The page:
My soul will be satisfied as with fat and rich food, and my mouth will praise you with joyful lips. (Psalm 63:5)
“O God, fall afresh on me. Awaken me. I need you.” This is the cry of a soul hungry for God.
This was David’s prayer as he was in the wilderness of Judah. David is a refugee, either from Saul or from his own son Absalom, and as he languishes, he writes a poem capturing his true hunger and thirst:
O God, you are my God; earnestly I seek you;
my soul thirsts for you;
my flesh faints for you,
as in a dry and weary land where there is no water. (Psalm 63:1)
Even in a land without water, the lack he fears most is a lack of his God. The thirst that makes his poem is not his physical thirst, nor is physical hunger his deepest hunger. His deepest alienation outside the walls of Jerusalem was not from his friends and family, his bed, his comforts, but from the sanctuary where the presence of God resided. He imagines a future return to the worship:
So I have looked upon you in the sanctuary,
beholding your power and glory.
Because your steadfast love is better than life,
my lips will praise you.
So I will bless you as long as I live;
in your name I will lift up my hands. (Psalm 63:2–4)
David hungered for God. He needed a personal revival. And he knew how to seek it.
A Crucial Step to Spiritual Renewal
One of the most fatal things to do when our souls long for God is to sit passively, waiting for God to pursue us. Do not mistake me: all of the grace to seek him on our part is ultimately his pursuit of us. But we must act upon the grace given us.
The starving and dehydrated king, hungering for the presence of the Lord in the temple, makes this startling assertion: “My soul will be satisfied as with fat and rich food, and my mouth will praise you with joyful lips” (Psalm 63:5). How?
. . . when I remember you upon my bed,
and meditate on you in the watches of the night;
for you have been my help,
and in the shadow of your wings I will sing for joy.
My soul clings to you;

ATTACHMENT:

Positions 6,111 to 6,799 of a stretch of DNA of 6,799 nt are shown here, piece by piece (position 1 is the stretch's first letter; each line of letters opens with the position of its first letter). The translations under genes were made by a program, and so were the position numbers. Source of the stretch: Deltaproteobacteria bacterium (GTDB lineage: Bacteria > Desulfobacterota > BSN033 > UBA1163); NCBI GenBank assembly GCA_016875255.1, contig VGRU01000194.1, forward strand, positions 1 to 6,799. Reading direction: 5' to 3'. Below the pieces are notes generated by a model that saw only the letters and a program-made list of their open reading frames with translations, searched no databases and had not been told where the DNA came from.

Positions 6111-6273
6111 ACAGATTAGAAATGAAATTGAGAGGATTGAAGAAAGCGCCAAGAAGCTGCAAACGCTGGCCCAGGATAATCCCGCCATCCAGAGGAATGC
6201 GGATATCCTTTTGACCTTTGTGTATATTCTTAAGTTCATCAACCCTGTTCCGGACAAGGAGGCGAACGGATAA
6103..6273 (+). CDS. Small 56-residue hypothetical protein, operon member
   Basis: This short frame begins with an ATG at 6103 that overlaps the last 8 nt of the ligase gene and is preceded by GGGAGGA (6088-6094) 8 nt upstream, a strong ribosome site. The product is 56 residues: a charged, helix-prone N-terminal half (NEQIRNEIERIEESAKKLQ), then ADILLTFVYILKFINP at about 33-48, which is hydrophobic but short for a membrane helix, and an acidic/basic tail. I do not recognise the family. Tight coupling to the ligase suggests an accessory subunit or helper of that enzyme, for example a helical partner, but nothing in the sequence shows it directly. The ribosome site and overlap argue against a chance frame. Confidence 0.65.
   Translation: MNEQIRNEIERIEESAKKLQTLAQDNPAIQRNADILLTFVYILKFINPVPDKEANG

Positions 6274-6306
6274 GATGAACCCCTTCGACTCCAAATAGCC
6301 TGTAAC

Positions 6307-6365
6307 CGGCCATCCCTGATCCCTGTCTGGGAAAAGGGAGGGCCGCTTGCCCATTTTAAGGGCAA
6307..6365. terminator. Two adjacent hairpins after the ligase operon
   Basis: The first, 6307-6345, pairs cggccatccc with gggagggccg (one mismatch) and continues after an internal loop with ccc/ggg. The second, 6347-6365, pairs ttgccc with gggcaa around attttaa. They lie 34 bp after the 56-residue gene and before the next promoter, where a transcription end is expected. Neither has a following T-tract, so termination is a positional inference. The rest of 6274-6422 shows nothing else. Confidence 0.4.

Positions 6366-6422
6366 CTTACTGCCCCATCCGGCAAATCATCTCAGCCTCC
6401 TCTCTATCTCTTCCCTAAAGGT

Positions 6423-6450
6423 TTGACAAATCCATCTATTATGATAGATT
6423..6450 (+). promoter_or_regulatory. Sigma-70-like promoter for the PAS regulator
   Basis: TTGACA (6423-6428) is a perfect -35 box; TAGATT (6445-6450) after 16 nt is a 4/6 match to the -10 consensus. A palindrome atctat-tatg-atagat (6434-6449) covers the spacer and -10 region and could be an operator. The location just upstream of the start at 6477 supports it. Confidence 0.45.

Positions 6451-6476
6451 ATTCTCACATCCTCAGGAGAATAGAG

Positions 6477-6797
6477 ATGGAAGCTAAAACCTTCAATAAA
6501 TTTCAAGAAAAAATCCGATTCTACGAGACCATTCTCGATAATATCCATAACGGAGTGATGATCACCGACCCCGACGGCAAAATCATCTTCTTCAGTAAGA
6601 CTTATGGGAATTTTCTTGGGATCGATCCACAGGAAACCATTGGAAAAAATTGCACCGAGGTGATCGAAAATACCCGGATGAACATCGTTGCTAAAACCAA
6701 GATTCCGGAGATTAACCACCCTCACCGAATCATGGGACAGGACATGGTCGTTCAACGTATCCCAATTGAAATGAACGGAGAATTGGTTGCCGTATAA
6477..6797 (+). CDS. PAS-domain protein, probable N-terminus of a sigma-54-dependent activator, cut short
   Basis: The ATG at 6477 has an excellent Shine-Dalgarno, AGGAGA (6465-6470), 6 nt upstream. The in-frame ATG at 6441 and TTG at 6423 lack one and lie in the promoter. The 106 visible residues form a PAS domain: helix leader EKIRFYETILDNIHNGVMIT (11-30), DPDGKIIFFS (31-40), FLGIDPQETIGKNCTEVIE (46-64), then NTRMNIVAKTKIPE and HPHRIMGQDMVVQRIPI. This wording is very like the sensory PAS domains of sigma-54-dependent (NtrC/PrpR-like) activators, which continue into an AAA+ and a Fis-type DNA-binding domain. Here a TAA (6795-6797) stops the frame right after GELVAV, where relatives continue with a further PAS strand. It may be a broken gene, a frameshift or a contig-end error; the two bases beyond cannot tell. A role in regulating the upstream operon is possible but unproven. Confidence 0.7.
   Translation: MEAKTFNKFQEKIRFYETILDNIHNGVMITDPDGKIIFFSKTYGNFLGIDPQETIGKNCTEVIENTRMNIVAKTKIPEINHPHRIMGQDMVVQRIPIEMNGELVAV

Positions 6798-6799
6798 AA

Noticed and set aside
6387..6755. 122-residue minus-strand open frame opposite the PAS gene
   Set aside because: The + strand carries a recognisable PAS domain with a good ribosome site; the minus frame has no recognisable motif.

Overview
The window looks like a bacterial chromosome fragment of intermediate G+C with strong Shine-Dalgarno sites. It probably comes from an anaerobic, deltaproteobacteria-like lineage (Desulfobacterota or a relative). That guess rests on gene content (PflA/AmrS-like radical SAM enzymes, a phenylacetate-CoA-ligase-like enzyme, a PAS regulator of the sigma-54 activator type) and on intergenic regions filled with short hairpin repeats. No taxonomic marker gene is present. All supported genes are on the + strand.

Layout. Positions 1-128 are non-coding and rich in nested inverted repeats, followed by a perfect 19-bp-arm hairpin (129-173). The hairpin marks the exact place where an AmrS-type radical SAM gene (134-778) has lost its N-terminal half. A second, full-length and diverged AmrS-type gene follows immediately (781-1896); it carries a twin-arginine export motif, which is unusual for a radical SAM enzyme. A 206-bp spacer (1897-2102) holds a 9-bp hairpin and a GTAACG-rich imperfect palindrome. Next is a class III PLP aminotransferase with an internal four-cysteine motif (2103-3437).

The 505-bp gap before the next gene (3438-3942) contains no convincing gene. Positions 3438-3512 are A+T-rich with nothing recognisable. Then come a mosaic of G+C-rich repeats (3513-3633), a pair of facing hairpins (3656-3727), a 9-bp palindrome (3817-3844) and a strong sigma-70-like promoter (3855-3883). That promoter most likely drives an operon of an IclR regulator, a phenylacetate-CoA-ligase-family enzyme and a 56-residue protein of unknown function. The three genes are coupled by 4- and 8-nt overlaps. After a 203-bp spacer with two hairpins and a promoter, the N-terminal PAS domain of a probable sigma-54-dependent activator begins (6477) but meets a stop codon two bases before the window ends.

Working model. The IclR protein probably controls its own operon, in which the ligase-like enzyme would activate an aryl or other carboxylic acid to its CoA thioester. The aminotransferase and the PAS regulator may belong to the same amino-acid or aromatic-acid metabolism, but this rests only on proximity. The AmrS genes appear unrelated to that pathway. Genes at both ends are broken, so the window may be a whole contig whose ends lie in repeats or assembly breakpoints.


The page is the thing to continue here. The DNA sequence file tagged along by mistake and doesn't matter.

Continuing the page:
your right hand upholds me. (Psalm 63:6–8)
Those who want refreshment in the Lord, like David, should imitate the means he employed: remembrance and meditation. He put away the iPhone at night, turned off the television, muted his worries and troubles, and remembered his God while he lay in his bed and actively meditated upon him throughout the night. He proved well what the prophet would later write: “You keep him in perfect peace whose mind is stayed on you, because he trusts in you” (Isaiah 26:3).
Meet Him in the Sanctuary
But of course, our remembering and meditation is insufficient if unassisted by God. We can draw near to him, but he must also draw near to us. And he promises to do so when we seek him (James 4:8), like David, in his temple.
The physical temple in Jerusalem is no more. God’s presence has found a new temple: the church. God’s people are where the Spirit dwells, and our drooping and dry souls must go and behold him in the congregation of the righteous. Joining God’s people to sing, pray, confess, take the Lord’s Supper, and hear preaching rejuvenates our souls. Beholding God with God’s people makes the faintest say with confidence: “My soul will be satisfied as with fat and rich food.” The local church has storehouses for hungry souls (provided it is a healthy church).
But unthinkably, we also stand individually as singular temples of the Holy Spirit (1 Corinthians 6:19). God dwells in his people to a man and woman. And so we can pray for fresh renewing of the Spirit wherever we are, singing,
Spirit of the living God, come fall afresh on me.
Come wake me from my sleep;
Blow through the caverns of my soul;
Pour in me to overflow,